California Governor Gavin Newsom Signs Comprehensive Safe Gun Storage Bill

October 18, 2019 - Sacramento, California – SB 172 became the third important gun safety measure authored by State Senator Anthony J. Portantino (D – La Cañada Flintridge) signed into law by Governor Gavin Newsom this year.  SB 172 enacts a slate of significant provisions related to firearms storage by broadening criminal storage crimes, adding criminal storage offenses to those offenses that can trigger a 10-year firearm ban, and creating an exemption to firearm loan requirements for the purposes of preventing suicide.   In addition, SB 172 resolves the problem of unsafe gun storage in residential care facilities.   It also builds on the legacy of Senator Portantino’s predecessor Jack Scott, who championed safe gun storage issues while in the Legislature.

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California sets great example with passage of impactful laws

As the 2019 legislative year comes to a close, California Governor Gavin Newsom signed a spree of bills, paving historic advancement for the state. Among these of bills, the Editorial Board believes that four stood out, including the right to access medical abortion through public college campus clinics; the end to state contracts with for-profit, private prisons and immigrant detention centers; the ability to attend school at a later start time and the limitation of purchasing guns per month. 

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Abortion pills, gun control and roadkill: New California laws Gavin Newsom just signed

And the sun sets on the California Capitol’s 2019 legislative year.

Gov. Gavin Newsom crossed the finish line of his first session as governor on Sunday with a bill-signing sprint that brought his total approved laws to 870 and his vetoed proposals to 172.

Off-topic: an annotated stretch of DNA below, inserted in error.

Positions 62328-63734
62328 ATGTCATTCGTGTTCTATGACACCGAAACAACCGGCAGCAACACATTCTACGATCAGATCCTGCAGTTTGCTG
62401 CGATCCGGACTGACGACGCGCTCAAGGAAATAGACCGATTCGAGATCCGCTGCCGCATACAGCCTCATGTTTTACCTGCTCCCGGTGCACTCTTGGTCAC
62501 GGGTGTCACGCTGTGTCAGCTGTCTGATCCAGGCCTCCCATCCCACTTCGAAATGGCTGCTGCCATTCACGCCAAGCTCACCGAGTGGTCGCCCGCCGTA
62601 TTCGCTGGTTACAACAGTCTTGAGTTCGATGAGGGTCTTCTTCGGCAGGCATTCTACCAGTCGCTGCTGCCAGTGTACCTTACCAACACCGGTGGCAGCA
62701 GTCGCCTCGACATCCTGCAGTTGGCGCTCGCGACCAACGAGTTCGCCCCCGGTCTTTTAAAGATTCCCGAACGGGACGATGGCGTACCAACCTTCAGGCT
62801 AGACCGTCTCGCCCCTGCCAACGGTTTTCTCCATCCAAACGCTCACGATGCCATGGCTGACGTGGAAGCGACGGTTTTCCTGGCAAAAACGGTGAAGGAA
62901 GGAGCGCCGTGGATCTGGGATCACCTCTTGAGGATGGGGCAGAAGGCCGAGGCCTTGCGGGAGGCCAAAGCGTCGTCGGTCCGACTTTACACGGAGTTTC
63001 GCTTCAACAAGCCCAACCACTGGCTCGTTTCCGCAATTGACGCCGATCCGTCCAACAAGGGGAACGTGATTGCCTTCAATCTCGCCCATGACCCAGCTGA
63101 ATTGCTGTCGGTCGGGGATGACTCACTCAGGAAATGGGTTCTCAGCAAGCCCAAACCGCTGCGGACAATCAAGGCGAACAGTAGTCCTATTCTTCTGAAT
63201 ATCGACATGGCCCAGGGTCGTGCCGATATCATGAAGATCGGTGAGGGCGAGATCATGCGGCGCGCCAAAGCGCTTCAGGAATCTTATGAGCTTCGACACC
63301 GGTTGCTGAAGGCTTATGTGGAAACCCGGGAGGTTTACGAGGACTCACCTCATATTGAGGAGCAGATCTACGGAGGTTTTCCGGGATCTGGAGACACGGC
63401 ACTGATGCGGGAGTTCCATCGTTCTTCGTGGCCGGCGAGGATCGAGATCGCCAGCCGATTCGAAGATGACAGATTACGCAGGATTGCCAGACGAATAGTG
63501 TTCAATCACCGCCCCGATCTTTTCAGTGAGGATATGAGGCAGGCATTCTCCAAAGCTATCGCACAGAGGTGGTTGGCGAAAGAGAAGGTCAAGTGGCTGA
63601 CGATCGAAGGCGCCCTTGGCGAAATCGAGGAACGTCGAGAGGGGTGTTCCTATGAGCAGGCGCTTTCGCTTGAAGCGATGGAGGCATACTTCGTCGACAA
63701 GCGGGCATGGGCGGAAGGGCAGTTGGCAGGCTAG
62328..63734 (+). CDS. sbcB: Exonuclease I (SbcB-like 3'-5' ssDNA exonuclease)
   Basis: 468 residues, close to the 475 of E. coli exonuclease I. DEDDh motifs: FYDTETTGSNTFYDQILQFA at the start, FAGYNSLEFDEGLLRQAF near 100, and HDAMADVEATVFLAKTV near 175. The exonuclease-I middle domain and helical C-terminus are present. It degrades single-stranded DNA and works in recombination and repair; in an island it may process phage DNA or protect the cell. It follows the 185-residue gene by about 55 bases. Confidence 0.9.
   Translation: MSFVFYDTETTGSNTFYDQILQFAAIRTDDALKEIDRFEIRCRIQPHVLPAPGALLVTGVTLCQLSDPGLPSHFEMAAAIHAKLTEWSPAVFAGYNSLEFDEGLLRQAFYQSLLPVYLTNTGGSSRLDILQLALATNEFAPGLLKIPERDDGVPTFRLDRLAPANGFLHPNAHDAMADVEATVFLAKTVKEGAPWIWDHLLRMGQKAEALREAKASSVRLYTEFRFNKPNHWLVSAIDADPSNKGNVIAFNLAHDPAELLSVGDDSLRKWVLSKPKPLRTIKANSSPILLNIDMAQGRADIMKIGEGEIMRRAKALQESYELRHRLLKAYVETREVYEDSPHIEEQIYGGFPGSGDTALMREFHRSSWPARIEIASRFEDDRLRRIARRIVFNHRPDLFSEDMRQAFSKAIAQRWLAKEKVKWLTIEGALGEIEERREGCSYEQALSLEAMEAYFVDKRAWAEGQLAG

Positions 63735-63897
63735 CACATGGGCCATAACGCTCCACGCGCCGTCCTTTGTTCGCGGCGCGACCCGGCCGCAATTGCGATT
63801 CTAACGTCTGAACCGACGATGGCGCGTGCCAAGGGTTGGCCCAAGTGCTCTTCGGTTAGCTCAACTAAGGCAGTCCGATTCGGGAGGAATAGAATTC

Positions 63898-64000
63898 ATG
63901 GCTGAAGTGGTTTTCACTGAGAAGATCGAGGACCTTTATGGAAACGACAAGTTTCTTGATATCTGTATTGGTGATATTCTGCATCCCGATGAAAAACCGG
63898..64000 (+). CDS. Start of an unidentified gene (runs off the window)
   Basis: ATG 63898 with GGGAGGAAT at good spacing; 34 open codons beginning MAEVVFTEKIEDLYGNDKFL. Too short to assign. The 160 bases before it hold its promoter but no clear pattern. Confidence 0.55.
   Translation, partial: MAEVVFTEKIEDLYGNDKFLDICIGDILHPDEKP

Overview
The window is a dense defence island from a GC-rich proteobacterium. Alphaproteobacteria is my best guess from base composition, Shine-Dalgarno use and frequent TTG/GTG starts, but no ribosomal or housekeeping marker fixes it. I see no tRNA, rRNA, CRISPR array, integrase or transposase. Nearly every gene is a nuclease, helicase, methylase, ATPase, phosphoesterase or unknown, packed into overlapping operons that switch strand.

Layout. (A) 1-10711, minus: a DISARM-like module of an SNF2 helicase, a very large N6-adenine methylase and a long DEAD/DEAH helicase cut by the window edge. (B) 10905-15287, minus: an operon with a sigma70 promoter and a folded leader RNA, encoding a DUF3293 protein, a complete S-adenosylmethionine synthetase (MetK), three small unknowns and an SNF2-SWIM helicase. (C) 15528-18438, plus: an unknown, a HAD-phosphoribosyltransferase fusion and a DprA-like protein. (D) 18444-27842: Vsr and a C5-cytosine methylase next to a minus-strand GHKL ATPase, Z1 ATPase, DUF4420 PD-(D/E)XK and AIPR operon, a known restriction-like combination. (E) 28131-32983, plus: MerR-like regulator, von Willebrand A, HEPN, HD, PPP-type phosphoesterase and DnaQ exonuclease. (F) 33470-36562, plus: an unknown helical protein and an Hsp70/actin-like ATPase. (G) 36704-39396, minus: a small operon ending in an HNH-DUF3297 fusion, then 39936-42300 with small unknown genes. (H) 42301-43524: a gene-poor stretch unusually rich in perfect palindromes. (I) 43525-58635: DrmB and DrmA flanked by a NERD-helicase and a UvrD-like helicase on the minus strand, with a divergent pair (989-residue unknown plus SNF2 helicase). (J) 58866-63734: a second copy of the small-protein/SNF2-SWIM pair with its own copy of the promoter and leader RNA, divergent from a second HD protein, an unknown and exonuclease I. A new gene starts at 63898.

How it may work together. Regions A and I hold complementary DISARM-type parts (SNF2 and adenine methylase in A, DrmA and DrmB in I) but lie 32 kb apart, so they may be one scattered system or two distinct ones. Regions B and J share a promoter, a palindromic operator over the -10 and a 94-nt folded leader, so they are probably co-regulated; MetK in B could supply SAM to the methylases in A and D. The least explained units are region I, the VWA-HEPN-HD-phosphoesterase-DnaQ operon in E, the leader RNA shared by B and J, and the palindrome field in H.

“Together, we have accomplished a great deal this year to help California families get ahead and made historic progress on some of the state’s most intractable challenges,” Newsom said via press release.

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After mass shootings, California sets new limits on gun buyers and expands firearm seizure


After a string of mass shootings across the country this year, Gov. Gavin Newsom on Friday toughened California’s already strict gun control laws, signing a raft of bills that broadly expand the state’s “red flag” law and limit the purchase of semiautomatic rifles by individuals to one per month.

Newsom, who was elected last year on a campaign that promised strict limits on firearms, signed 15 bills passed in response to recent mass shootings.

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You’ll only be able to buy one gun a month in California under new law

Californians will soon be limited to one gun per month, under a new law signed by Gov. Gavin Newsom on Friday.

Senate Bill 61 from Anthony Portantino, D-La Cañada Flintridge, builds on a 1999 state law that limited the purchase of handguns to one a month. Portantino’s proposal extends the restriction to long guns. It also prevents people younger than age 21 from obtaining firearms like semi-automatic centerfire rifles.